That is, however, a shounen action series, where the concepts of “right” and “wrong” are fairly unambiguous. Toradora!, which came from the same director as Railgun, Nagai Tatsuyuki (who I think might be underrated), also did a good job of portraying friendship, but did so in a more realistic high school setting where social interactions are much more important and the “right” decision is often much more complex and anything but obvious. There’s always so much to discuss about Toradora!, and the nature of the friendships between Ryuuji and Taiga (which developed into romance) and Taiga and Minori (who were best friends from start to end) were critical to the story. But I also found the “not so strong” friendship between Minori and Ami to be equally fascinating, because there was so much tension between them, especially in the final few episodes.

Out of the main group of five, Minori and Ami had the most distance between them (Minori certainly didn’t trust Ami at first), but something Ami recognized was that there was so much similarity between the two of them and their respective feelings for Ryuuji. This really ate her up inside… so many of her own frustrations and shortcomings were reflected by Minori, which meant they were impossible to ignore each time Ami saw Minori avoid or dismiss the issues surrounding her position between Ryuuji and Taiga. So she took it out on Minori and the tension between the two snowballed and exploded during the (beautifully) melodramatic ep 21 ski trip. I’ve always thought that one of the major themes of Toradora! was respect, and the way the two of them reconciled, and came to respect each other was significant of their often tumultuous friendship. The scene in ep 24 where Minori breaks down and cries in front of Ami is the definitive snapshot of the state their relationship ends up at, at the end of the story, but a single gesture half way through the last episode where Ami puts her hand of Minori’s shoulder affirms that, despite their conflicts, and all they’ve been through, they’re still willing to support each other.

8 Responses to “J.C. Staff Knows Friendship”

  1. Well, I won’t deny that ‘friendships’ feel cheap in many series, but…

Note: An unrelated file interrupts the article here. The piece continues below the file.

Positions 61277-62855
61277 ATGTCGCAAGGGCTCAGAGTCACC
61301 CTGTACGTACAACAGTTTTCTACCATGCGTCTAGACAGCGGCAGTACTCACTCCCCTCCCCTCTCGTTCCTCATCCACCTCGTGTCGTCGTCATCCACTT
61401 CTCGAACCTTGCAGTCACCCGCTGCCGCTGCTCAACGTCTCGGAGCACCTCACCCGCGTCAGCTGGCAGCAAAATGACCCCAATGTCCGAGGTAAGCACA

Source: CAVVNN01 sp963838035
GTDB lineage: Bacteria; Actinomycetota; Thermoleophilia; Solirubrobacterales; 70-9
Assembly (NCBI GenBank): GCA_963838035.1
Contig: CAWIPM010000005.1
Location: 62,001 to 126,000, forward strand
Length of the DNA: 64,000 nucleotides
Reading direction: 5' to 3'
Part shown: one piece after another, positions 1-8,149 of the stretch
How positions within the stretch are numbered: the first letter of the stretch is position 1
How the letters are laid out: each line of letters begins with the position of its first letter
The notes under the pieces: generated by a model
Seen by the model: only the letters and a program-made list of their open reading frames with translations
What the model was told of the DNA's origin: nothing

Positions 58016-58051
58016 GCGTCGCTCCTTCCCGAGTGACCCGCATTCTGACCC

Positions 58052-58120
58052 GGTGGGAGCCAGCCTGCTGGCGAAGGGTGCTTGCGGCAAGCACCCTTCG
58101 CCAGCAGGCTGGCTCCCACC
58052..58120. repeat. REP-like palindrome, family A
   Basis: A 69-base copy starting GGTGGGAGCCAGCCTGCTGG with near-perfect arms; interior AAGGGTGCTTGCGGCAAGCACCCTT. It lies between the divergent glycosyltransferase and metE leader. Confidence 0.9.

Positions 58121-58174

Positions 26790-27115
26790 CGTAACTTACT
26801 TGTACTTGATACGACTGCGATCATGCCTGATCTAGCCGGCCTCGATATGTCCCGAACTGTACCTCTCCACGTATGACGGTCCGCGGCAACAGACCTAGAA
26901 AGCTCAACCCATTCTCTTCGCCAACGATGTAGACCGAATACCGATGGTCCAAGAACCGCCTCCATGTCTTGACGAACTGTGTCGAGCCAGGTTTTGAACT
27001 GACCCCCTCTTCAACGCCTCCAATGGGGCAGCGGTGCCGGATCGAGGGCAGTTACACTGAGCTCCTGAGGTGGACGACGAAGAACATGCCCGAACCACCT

“They feel manufactured and scripted and appear more like acquaintances or alliances of convenience.”
    Well, isn’t that the same case as IRL? You’ll have far more ‘close acquaintances’ and ‘allies of convenience’ than ‘true friends’. It’s said that a person’s ‘true friends’ in life can be counted on one hand, and some people never develop them at all. So in some way, this method of storytelling is also perfectly acceptable if not accurate—
    Your college friends might tease each other and have fun together all the time and looks like they’re your best friends as long as everyone is having fun, but can they really be depended upon when stuff hits the gutter? (shrug)

  2. Definitely.. JC Staff does “know friendship”, and that’s about all I watch their anime for (Ookami-san is only bearable to me because of the relationships between the characters).

    JC are still very hit-and-miss with friendship themes, as a lot of shows like Railgun still really don’t do anything meaningful, insightful or intelligent with their friendships. But that’s neither here nor there. Not every show has to be ground-breaking or “deep”.

  3. I think people bash J.C. Staff too much lately. Their shows are never really profound, but just as you point out, they are very good at what they do: using themes of genuine friendship and applying them to slifes or romantic comedies, fit with their distinct set of watercolour backgrounds. J.C. Staff also made Noitamina with its bare hands, producing its two best (and only two-cour) series. Nagai Tatsuyuki underrated? No way.